This is something every news reader should be aware of; unattributed comments get used so frequently that readers may not even realize that the decision to use one carries serious ethical implications.

If you saw the last season of "The Wire," or you heard about the Times's experience with disgraced reported Jayson Blair, you know that unattributed comments can be used by unscrupulous reporters to fabricate quotes.

And a star-struck David Brooks recently provided us an example of when a speaker's identity can be a major fact withheld from readers for no good reason; not wanting to spoil a friendly chat with a request for attributable quotes, Brooks quoted Barack Obama anonymously.

Hopefully, this column will lead to change in newsrooms elsewhere, although the quality of journalism is probably not the highest concern in the newspaper business right now.

Koh and Sharia

Dahlia Lithwick at "Slate" discusses the recent blog panic over the fact that Yale Law School dean Harold Koh, who will be appointed to an administration position may have said that Sharia law could be applied by a US court in an "appropriate case."

This is a relatively noncontroversial legal idea, and the people pretending it's radical are probably being dishonest. However, it seems likely that Koh's statements about US courts interpreting Sharia law are confusing to people unfamiliar with legal practice.

Law varies from state to state, because states' legislatures and court systems are independent of one another.

The governing law of, for example, New York and New Jersey may result in different outcomes. Of course it goes without saying that the governing law of New York and Argentina might instruct different analyses or reach different results.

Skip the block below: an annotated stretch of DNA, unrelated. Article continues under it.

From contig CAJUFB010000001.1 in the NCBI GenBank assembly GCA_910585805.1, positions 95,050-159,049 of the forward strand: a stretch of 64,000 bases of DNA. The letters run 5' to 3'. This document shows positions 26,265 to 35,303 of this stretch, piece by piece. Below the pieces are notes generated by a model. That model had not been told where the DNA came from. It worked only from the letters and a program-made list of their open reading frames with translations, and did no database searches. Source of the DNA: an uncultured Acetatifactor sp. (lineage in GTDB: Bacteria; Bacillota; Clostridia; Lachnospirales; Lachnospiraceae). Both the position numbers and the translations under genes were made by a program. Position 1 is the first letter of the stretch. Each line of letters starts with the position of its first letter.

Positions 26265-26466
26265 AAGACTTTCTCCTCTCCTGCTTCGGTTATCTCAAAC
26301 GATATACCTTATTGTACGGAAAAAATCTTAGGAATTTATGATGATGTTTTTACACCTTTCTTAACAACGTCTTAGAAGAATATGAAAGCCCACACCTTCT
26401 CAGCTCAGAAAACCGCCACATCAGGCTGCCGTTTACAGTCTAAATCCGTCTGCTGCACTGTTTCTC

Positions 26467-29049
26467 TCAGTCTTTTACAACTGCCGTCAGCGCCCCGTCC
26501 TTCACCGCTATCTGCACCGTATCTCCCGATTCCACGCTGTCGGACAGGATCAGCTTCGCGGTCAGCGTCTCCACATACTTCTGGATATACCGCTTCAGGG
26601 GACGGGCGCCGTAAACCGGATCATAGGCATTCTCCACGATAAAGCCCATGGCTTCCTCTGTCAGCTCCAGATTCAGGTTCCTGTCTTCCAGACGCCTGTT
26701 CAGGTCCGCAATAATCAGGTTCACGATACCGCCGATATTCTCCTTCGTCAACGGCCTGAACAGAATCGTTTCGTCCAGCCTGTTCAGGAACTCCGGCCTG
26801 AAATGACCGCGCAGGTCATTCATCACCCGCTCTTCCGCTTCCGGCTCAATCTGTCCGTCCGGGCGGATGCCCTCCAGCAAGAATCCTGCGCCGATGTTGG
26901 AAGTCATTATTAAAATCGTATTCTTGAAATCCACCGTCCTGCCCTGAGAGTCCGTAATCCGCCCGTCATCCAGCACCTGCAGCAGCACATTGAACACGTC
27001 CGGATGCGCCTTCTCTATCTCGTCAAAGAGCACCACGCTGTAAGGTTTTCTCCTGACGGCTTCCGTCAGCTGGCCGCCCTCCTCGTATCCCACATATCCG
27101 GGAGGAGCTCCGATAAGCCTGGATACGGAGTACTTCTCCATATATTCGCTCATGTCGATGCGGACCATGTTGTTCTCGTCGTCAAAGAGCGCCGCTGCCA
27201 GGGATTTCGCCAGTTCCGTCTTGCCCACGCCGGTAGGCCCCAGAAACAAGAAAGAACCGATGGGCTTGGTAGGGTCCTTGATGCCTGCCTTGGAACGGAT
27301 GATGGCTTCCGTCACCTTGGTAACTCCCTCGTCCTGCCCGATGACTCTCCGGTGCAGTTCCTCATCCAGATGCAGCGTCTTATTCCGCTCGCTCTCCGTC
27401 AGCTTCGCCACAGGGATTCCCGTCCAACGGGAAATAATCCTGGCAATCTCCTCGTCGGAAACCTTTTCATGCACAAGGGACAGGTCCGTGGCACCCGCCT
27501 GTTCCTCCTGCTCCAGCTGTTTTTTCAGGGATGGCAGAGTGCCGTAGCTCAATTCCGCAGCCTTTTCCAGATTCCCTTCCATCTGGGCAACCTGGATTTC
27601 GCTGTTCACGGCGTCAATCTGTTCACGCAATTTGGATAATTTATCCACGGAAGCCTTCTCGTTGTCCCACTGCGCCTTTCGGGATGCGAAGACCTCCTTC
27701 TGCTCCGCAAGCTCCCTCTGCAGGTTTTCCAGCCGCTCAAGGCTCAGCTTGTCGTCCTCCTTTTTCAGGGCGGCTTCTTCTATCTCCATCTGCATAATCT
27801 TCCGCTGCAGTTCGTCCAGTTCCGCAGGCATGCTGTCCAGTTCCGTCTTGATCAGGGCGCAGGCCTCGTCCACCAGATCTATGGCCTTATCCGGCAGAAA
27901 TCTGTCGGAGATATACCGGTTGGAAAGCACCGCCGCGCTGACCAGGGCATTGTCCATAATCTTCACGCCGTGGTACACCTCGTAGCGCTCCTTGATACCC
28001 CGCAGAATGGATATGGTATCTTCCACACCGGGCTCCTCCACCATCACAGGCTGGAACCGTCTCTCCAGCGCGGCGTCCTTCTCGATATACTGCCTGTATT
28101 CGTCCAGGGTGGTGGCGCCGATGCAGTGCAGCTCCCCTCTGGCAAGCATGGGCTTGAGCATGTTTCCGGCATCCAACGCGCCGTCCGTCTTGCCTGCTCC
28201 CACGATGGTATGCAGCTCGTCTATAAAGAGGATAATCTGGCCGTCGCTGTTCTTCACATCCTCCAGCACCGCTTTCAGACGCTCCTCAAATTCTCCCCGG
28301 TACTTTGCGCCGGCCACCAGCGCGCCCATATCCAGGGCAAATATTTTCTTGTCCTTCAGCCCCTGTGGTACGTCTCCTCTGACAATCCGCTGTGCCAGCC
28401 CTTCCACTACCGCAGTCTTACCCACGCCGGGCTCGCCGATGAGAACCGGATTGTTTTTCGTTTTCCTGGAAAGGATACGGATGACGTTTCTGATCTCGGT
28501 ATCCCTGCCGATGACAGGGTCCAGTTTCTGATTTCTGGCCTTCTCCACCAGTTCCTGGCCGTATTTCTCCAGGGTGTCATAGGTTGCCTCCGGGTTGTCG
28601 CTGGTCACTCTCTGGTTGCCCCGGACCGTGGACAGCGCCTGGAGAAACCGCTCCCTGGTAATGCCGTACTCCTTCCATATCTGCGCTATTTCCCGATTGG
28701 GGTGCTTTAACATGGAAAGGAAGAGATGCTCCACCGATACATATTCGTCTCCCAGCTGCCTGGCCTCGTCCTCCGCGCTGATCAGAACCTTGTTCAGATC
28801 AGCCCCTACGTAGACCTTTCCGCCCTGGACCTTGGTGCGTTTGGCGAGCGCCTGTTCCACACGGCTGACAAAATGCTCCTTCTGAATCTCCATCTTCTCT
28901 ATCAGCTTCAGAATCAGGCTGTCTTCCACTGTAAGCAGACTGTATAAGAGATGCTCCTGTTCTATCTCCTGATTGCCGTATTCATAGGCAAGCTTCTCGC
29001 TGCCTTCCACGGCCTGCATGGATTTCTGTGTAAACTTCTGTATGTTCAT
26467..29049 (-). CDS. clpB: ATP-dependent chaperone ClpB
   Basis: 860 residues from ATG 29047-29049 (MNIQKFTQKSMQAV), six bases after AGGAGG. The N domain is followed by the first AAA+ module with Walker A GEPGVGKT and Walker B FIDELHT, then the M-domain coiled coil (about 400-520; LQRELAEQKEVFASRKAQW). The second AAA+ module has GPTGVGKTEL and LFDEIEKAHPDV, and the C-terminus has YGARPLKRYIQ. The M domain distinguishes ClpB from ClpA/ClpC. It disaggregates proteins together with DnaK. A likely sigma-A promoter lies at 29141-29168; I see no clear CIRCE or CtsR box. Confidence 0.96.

When a lawsuit is brought in a court, the law of the place of the suit will generally govern, and the defendants can try to object to that in a number of ways. But parties to a contract can agree that any arising disputes will be governed under a certain set of rules.

Federal and state courts in the United States routinely try litigations arising out of foreign-law contracts, and judges apply the foreign law that is applicable. US contract law is that the intent of the parties should govern, and that, accordingly, such choice-of-law clauses are generally valid.

Application of foreign law to such contract disputes is extremely commonplace and uncontroversial. Similarly, even where there is no choice-of-law clause, courts may voluntarily determine that the facts of a case fairly require the application of foreign law, and apply it. This is one check on a plaintiff's ability to choose the jurisdiction where the lawsuit occurs.

Sharia law would just be another set of rules to apply, and no different than any foreign law. My understanding is that, in Europe where there are much larger and less-integrated Muslim populations, Sharia-governed contracts are quite common. Additionally, there is a push in Europe to make Sharia family courts available so that Muslim women can seek divorce and protection from abuse in a fair forum.

It's not inconsistent with any US law to apply a foreign set of substantive rules on the agreement of the parties. Certainly, neither Koh nor anyone else is suggesting that Sharia criminal courts be established in the US, or that non-Muslims who have not entered into Sharia-governed contracts should have Sharia foisted upon their ordinary state-law disputes.

This is a total non-issue.